Differences between PMR and other pathologies

How can you differentiate polymyalgia rheumatica other diseases?

Written by: Dra. Eulalia Gil González
Published: | Updated: 18/08/2018
Edited by: Ester Izquierdo Romagosa

Polymyalgia rheumatic (PMR) is an inflammatory disease whose main characteristic pain and stiffness in the waist, shoulders, hips and neck. Although it is related to other pathologies or present similar symptoms, it is important that both the patient and the rheumatologist know the differences.

Giant cell arteritis and Polymyalgia Rheumatic

Symptoms of giant cell arteritis (GCA), such as headache, sensitivity of the temporal artery, jaw pain, evidence of cerebral ischemia or loss of vision, not often occur in PMR. If so, it is important that the rheumatologist make continuous monitoring of these symptoms.

 

Polymyalgia Rheumatic arthritis and Reumatolide

Patients with arthritis Reumatolide (AR) tend to have symmetric polyarthritis in the small joints of the hands and feet, which is persistent and partially responds to low doses of prednisone, a corticosteroid drug. These symptoms are different from the PMR, in which there are not many inflamed joints and normally responds to low doses of prednisone.

 

RS3PE syndrome and Polymyalgia Rheumatic

RS3PE symptoms syndrome (seronegative symmetrical synovitis with pitting edema sender) can be easily confused with PMR. The main features of RS3PE syndrome that differentiate it from the PMR are:

 

  • sudden onset of polyarthritis
  • It affects more older than 50 years old
  • Lack rheumatoid factor (abnormal on the globulin serum)
  • Symptoms are usually more prominent distally
  • Some patients respond to treatment with low doses of glucocorticoids
  • It may be considered a variant of edema PMR

 

Spondyloarthropathy and Polymyalgia Rheumatic

In the espondilartropatía (SpA) late onset constitutional symptoms may appear, such as fever, weight loss and anorexia, along with an elevated erythrocyte sedimentation rate (rate at which red blood cells "fall"). But other symptoms that are not normally in the PMR, such as inflammation of muscles, ligaments, fingers and toes, the sacroiliac joints (where the lumbar spine connects with the pelvis), and a higher prevalence also appear HLA-B27 positive.

 

Hypothyroidism and Polymyalgia Rheumatic

Patients with hypothyroidism may experience pain and stiffness in the joints, but the differential factor is the alteration of thyroid hormones, which would give the diagnosis.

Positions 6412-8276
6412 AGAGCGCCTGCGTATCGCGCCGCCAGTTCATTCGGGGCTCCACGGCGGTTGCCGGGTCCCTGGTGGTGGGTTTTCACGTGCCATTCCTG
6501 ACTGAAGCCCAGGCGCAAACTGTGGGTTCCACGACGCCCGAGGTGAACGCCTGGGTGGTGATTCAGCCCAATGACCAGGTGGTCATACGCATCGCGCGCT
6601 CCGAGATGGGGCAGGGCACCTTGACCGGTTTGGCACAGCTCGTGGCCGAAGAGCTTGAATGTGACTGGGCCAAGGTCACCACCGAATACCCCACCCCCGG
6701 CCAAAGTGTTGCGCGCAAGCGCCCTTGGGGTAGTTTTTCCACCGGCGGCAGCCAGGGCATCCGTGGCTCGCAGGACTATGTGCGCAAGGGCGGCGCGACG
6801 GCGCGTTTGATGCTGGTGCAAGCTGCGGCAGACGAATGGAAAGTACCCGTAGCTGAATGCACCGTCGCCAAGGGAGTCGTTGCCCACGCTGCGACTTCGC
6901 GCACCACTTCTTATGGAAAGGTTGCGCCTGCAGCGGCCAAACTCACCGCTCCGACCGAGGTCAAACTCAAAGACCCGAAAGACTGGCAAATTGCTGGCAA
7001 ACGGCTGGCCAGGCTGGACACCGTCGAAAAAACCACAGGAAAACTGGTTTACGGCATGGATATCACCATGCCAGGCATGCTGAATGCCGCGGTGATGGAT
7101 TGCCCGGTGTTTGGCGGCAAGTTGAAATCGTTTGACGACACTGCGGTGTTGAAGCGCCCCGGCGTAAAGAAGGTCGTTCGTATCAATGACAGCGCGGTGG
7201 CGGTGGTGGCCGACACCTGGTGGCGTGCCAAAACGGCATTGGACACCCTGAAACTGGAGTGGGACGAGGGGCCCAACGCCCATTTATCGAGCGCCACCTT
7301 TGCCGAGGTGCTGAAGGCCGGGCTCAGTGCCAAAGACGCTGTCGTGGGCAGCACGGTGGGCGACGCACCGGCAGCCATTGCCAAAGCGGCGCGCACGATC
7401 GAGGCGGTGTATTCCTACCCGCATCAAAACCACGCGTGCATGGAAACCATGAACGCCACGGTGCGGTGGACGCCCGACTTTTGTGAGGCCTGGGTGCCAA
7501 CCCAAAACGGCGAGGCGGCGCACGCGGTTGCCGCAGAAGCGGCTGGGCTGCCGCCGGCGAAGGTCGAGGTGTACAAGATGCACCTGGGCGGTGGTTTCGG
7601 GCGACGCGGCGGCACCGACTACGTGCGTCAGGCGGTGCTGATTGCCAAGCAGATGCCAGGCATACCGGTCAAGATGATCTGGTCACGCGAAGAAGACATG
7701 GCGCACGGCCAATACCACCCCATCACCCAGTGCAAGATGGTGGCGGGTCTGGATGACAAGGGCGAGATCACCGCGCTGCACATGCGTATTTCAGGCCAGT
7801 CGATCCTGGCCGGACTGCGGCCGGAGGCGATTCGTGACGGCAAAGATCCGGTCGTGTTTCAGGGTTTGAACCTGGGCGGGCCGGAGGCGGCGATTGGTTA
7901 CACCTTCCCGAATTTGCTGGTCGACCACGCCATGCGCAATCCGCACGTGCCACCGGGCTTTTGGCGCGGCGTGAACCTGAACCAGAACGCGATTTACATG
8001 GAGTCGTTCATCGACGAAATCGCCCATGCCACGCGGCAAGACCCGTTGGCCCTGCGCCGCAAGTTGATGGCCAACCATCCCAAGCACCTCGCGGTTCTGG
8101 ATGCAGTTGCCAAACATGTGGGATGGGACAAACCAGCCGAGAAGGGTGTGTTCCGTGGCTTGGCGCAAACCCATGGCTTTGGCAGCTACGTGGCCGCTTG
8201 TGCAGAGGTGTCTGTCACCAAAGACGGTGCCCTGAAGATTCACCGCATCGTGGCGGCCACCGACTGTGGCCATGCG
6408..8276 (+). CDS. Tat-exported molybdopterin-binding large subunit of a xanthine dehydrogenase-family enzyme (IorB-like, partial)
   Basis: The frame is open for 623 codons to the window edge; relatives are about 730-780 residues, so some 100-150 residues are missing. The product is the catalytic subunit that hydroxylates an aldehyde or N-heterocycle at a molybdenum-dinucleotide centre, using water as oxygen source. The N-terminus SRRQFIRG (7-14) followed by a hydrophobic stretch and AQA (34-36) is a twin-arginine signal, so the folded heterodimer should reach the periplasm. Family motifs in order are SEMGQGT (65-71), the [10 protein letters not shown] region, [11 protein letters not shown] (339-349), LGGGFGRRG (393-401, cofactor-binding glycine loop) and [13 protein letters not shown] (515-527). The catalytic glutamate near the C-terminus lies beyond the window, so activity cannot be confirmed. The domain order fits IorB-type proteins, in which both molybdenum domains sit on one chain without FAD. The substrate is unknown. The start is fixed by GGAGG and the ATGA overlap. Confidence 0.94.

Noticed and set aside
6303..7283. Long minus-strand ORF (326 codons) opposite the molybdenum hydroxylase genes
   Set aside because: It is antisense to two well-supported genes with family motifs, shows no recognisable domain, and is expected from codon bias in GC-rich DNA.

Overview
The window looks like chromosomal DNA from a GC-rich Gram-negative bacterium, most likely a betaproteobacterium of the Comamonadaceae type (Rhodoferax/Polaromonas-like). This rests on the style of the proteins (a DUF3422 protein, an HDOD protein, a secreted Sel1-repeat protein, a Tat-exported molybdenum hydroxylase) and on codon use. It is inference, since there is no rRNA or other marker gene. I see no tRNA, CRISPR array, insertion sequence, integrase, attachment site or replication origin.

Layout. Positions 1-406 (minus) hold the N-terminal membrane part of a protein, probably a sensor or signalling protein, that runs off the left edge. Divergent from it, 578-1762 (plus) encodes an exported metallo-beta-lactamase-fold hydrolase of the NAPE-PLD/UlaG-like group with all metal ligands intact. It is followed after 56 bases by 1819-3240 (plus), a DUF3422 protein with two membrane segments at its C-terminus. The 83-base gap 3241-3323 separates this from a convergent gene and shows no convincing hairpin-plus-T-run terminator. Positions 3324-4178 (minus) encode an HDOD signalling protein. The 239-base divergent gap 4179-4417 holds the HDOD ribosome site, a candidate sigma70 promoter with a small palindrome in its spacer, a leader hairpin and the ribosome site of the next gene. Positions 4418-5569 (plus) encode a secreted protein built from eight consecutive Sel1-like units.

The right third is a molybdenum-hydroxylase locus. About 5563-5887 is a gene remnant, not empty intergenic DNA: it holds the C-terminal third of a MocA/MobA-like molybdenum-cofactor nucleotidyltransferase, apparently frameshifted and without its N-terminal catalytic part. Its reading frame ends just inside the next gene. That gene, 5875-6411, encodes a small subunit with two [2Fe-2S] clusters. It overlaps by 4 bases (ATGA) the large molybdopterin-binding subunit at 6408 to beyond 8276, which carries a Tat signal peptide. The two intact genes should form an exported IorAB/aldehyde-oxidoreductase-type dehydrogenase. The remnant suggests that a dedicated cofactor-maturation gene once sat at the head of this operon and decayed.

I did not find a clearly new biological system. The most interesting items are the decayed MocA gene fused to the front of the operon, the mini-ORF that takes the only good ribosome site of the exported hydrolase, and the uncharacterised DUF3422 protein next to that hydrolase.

Rheumatic Fibromyalgia and Polymyalgia

Although it may present clinically similarly, patients with fibromyalgia have an erythrocyte sedimentation rate, hematocrit and normal protein C, unlike the PMR.

 

Tendinitis, Bursitis and Polymyalgia Rheumatic

Symptoms shoulders with PMR may be similar to those of the subdeltoid bursitis (under the deltoid, shoulder muscle that is responsible for raising the arm) or tendinitis of the rotator cuff (muscles that give stability to the shoulder). However, unlike PMR, patients with tendinitis or bursitis have no constitutional symptoms, ie, weight loss, fatigue and anorexia. Nor have an elevated erythrocyte sedimentation rate and anemia.

 

Malignancies and Polymyalgia Rheumatic

There is no relationship between the appearance of the PMR and malignant tumors. However, some cancer patients may have pain in the muscles and similar to those of the PMR joints, but in this case do not respond to prednisone.

 

And Polymyalgia Rheumatic Infective Endocarditis

This and other infectious diseases can be confused with PMR, but symptoms that differentiate endocarditis PMR are heart murmurs, persistent fever, adenoids in a heart valve (formation of clumps of tissue within the heart) and positive blood cultures .

 

Polymyalgia Rheumatic inflammatory myopathy

Muscle diseases such as polymyositis or dermatomyositis usually present with symmetrical proximal muscle weakness, but the pain is not as intense as in PMR. Other distinguishing factors are abnormal electromyography, elevated levels of muscle enzymes or evidence of myositis on muscle biopsy.

*Translated with Google translator. We apologize for any imperfection

By Dra. Eulalia Gil González
Rheumatology

Dr. Gil Gonzalez is a renowned specialist in rheumatology expert in the treatment of arthritis, osteoarthritis, fibromyalgia, among other conditions. In addition, it is also a specialist in clinical analysis and a master's degree in Dietetics and Nutrition. During his long career he has been general practitioner and work in several centers in Seville, including the Ministry of Health and Social Services of Andalusia, besides specialist in rheumatology and Analysis Cynics in the provinces of Seville and Cadiz. He has also participated in numerous conferences with papers and communications, in addition to having published numerous book chapters and journal articles specialty. Currently, she combines her work as a rheumatologist in the Guadaira Medical Center in Alcalá de Guadaira (Sevilla), which is the principal, the Chiron Sevilla Hospital and the Clinica Santa Isabel de Sevilla, with research in research projects Clinical Management Unit of Rheumatology, University Hospital Virgen Macarena in Seville.

*Translated with Google translator. We apologize for any imperfection

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